"If it were anything else," she mused, as she strolled up and down under the locusts, "I could go to her and explain. But explanation is impossible in a case of this kind. It would sound too conceited for anything for me to tell her what I know to be the truth about Malcolm's attentions to her, and as for the othah---" she shrugged her shoulders. "It would be hopeless to try that. Oh, if I could only talk it ovah with mothah or Papa Jack!" she sighed.

But they had gone away immediately after the house-party, for a week's outing in the Tennessee mountains. She could have gone to her grandfather for advice on most questions, but this was too intangible for her to explain to him. Betty, too, was as much puzzled as herself.

"I declare," she said, when appealed to, "I don't know what to tell you, Lloyd. It's going to be such a dull summer with everybody gone, and Alex Shelby is so nice in every way, it does seem unfair for you to have to put such a desirable companionship from you just on account of another girl's jealousy. On the other hand, Bernice is an old playmate, and you can't very well ignore the claims of such a long-time friendship. She has misjudged and misrepresented you, and the opportunity is yours, if you will take it, to show her how mistaken she is in your character."

Now, as Lloyd reached the end of the avenue and stopped in front of the gate, her face brightened. Katie Mallard was hurrying down the railroad track, waving her parasol to attract her attention.

"I can't come in," she called, as she came within speaking distance. "I'm out delivering the most informal of invitations to the most informal of garden-parties to-morrow afternoon. I want you and Betty to help receive."

"Who else is going to help?" asked Lloyd, when she had cordially accepted the invitation for herself and Betty,

"Nobody. I had intended to have Bernice Howe, and went up there awhile ago to ask her. She said maybe she'd come, but she certainly wouldn't help receive if you were going to. She's dreadfully down on you, Lloyd."

"Yes, I know it. I've heard some of the catty things she said about my breaking up the friendship between her and Malcolm.  It's simply absurd, and it makes me so boiling mad every time I think about it that I feel like a smouldering volcano. There aren't any words strong enough to relieve my mind. I'd like to thundah and lighten at her."

"Yes, it is absurd," agreed Katie. "I told her so too. I told her that Malcolm always had thought more of you than any girl in the Valley, and always would. And she said, well, you had no 'auld lang syne' claim on Alex, and that if he once got started to going to Locust you'd soon have him under your thumb as you do every one else, and that would be the end of the affair for her."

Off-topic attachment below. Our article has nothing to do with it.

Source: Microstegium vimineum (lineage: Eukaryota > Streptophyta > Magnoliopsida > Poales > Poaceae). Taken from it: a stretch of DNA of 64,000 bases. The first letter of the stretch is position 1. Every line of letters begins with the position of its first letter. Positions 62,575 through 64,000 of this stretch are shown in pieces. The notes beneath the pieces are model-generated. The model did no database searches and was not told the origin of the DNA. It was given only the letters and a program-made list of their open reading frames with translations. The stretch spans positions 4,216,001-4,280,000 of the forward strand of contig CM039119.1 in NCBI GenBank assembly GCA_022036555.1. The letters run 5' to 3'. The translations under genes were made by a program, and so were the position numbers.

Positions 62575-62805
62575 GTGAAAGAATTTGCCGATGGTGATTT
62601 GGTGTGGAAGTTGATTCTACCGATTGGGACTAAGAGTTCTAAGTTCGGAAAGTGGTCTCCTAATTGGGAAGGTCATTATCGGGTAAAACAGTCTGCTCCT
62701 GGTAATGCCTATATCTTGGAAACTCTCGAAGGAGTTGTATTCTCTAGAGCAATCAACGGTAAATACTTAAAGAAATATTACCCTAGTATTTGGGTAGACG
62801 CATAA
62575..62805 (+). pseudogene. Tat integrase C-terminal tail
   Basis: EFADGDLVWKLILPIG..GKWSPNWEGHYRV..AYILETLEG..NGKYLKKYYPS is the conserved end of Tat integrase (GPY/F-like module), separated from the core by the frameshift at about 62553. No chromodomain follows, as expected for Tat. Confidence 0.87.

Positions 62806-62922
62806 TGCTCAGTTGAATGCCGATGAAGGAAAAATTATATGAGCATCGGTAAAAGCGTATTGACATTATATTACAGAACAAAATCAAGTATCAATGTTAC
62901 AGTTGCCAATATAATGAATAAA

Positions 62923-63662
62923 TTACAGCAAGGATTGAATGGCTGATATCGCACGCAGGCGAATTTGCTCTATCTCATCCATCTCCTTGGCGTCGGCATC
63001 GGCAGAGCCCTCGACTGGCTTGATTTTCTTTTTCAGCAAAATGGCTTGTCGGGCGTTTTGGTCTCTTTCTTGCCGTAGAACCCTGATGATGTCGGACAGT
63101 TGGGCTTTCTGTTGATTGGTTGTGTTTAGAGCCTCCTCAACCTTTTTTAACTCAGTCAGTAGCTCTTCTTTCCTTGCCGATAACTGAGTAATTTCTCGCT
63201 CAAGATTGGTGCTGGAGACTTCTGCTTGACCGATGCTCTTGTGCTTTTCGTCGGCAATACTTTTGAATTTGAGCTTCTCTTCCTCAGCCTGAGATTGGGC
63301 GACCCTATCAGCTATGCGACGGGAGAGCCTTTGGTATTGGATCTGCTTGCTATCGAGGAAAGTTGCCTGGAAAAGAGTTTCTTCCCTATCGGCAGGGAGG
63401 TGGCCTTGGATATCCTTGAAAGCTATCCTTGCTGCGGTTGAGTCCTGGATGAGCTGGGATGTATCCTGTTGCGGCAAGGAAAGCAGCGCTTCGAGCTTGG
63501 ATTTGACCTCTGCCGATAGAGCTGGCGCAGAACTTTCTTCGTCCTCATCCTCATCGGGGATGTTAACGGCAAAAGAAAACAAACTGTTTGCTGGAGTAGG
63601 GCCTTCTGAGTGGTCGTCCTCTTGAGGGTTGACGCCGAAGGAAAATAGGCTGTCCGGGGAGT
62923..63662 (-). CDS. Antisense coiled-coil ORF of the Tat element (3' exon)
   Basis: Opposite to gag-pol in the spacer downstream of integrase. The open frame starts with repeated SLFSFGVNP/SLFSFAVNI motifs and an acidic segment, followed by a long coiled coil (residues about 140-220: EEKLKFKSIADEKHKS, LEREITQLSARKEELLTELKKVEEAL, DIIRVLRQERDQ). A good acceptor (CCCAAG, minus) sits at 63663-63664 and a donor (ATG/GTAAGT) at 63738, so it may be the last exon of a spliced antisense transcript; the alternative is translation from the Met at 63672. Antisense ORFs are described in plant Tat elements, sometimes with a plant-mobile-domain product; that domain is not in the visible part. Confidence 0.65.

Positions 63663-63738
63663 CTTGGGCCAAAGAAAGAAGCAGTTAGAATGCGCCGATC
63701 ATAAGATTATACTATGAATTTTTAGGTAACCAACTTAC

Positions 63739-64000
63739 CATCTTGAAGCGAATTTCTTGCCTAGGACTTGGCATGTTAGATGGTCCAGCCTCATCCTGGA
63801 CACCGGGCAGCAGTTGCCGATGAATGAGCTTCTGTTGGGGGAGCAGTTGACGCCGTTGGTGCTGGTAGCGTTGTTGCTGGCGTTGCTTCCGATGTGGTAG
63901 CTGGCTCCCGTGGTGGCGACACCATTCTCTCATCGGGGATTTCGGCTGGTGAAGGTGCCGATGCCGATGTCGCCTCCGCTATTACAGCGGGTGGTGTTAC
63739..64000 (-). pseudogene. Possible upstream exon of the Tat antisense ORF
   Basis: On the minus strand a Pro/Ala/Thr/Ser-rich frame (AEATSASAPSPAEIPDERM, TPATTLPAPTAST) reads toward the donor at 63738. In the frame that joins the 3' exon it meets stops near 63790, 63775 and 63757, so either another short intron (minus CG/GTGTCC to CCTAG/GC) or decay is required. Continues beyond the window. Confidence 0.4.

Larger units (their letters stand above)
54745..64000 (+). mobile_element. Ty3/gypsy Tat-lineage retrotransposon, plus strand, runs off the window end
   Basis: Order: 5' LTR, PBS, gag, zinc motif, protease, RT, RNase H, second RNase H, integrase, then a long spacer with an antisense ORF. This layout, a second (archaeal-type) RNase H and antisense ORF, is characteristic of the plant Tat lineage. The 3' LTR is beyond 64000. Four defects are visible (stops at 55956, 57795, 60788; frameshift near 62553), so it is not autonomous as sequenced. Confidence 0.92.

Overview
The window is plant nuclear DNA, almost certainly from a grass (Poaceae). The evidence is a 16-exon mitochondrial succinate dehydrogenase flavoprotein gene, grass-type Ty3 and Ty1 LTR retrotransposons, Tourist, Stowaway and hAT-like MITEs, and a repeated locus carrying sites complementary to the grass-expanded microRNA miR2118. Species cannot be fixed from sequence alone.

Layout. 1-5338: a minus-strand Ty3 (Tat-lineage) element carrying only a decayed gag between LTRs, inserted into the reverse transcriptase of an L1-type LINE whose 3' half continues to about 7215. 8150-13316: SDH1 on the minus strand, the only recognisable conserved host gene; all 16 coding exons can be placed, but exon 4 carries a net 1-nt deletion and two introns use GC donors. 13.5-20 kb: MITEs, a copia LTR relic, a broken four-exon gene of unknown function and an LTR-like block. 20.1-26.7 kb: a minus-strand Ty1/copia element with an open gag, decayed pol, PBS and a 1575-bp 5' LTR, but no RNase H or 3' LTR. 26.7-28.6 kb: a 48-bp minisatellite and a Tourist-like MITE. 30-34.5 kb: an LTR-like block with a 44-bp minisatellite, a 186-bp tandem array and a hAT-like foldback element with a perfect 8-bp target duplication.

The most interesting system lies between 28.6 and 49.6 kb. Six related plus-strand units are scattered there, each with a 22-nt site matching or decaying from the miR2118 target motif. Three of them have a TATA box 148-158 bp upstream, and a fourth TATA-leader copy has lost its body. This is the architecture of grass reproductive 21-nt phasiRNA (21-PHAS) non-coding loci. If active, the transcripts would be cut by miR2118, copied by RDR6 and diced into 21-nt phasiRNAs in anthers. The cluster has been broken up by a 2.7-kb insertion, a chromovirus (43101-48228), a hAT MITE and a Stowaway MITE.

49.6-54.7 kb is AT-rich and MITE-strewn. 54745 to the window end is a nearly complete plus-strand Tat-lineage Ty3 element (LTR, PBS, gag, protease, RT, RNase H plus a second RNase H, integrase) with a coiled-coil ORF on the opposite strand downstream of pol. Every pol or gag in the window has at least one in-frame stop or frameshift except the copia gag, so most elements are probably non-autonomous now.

"As if I were an old spidah, weaving webs for everybody that comes along!" cried Lloyd, indignantly. "She's no right to talk that way."

"I think it's because she really cares so much, and not that she does it to be spiteful," said Katie. "She hasn't a bit of pride about hiding her feeling for him. She openly cried about it while she was talking to me."

"What do you think I ought to do?" asked Lloyd, with a troubled face. "I like 'Mistah Shelby evah so much, and I'd like to be nice to him for the old doctah's sake if for no othah reason, for I'm devoted to him.. And I really would enjoy seeing him often, especially now when everybody else is gone or going for the rest of the summah. Besides, he'd think it mighty queah for me to write to him not to come next Thursday. But I'd hate to really interfere with Bernice's happiness, if it has grown to be such a serious affair with her that she can cry about it. I'd hate to have her going through the rest of her life thinking that I had deliberately wronged her, and if she's breaking her heart ovah it" --- she stopped abruptly.

"Oh, I don't see that you have any call to do the grand renouncing act!" exclaimed Katie. "Why should you cut yourself off from a good time and a good friend by snubbing him? It will put you in a very unpleasant light, for you couldn't explain without making Bernice appear a perfect ninny. And if you don't explain, what will he think of you? Let me tell you, it is more than she would do for you if you were in her place. Somehow, with us girls, life seems like a game of 'Hold fast all I give you.' What falls into your hands is yours by right of the game, and you've no call to hand it over to the next girl because she whimpers that she wants to be 'it.' Don't you worry. Go on and have a good time."

With that parting advice Katie hurried away, and Lloyd was left to pace up and down the avenue more undecided than before. It was late in the afternoon of the next day when she finally found the answer to her question. She had been wandering around the drawing-room, glancing into a book here, rearranging a vase of flowers there, turning over the pile of music on the piano, striking aimless chords on the harp-strings.